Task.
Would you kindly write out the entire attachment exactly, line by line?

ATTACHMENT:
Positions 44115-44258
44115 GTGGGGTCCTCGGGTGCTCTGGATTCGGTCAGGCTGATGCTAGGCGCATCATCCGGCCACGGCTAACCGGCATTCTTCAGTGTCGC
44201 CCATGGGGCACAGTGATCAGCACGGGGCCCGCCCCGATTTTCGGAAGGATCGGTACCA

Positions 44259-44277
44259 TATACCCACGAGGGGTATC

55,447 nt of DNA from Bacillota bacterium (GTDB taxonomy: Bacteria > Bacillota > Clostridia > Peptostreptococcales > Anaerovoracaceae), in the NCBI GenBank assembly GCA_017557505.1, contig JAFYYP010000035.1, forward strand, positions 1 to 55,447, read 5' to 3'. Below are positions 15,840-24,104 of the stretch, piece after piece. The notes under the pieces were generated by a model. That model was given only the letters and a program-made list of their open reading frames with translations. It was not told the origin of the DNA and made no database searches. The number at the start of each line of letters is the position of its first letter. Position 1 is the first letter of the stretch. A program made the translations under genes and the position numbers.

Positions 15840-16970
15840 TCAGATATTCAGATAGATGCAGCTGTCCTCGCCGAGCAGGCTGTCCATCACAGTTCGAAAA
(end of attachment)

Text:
Positions 44115-44258
44115 GTGGGGTCCTCGGGTGCTCTGGATTCGGTCAGGCTGATGCTAGGCGCATCATCCGGCCACGGCTAACCGGCATTCTTCAGTGTCGC
44201 CCATGGGGCACAGTGATCAGCACGGGGCCCGCCCCGATTTTCGGAAGGATCGGTACCA

Positions 44259-44277
44259 TATACCCACGAGGGGTATC

55,447 nt of DNA from Bacillota bacterium (GTDB taxonomy: Bacteria > Bacillota > Clostridia > Peptostreptococcales > Anaerovoracaceae), in the NCBI GenBank assembly GCA_017557505.1, contig JAFYYP010000035.1, forward strand, positions 1 to 55,447, read 5' to 3'. Below are positions 15,840-24,104 of the stretch, piece after piece. The notes under the pieces were generated by a model. That model was given only the letters and a program-made list of their open reading frames with translations. It was not told the origin of the DNA and made no database searches. The number at the start of each line of letters is the position of its first letter. Position 1 is the first letter of the stretch. A program made the translations under genes and the position numbers.

Positions 15840-16970
15840 TCAGATATTCAGATAGATGCAGCTGTCCTCGCCGAGCAGGCTGTCCATCACAGTTCGAAAA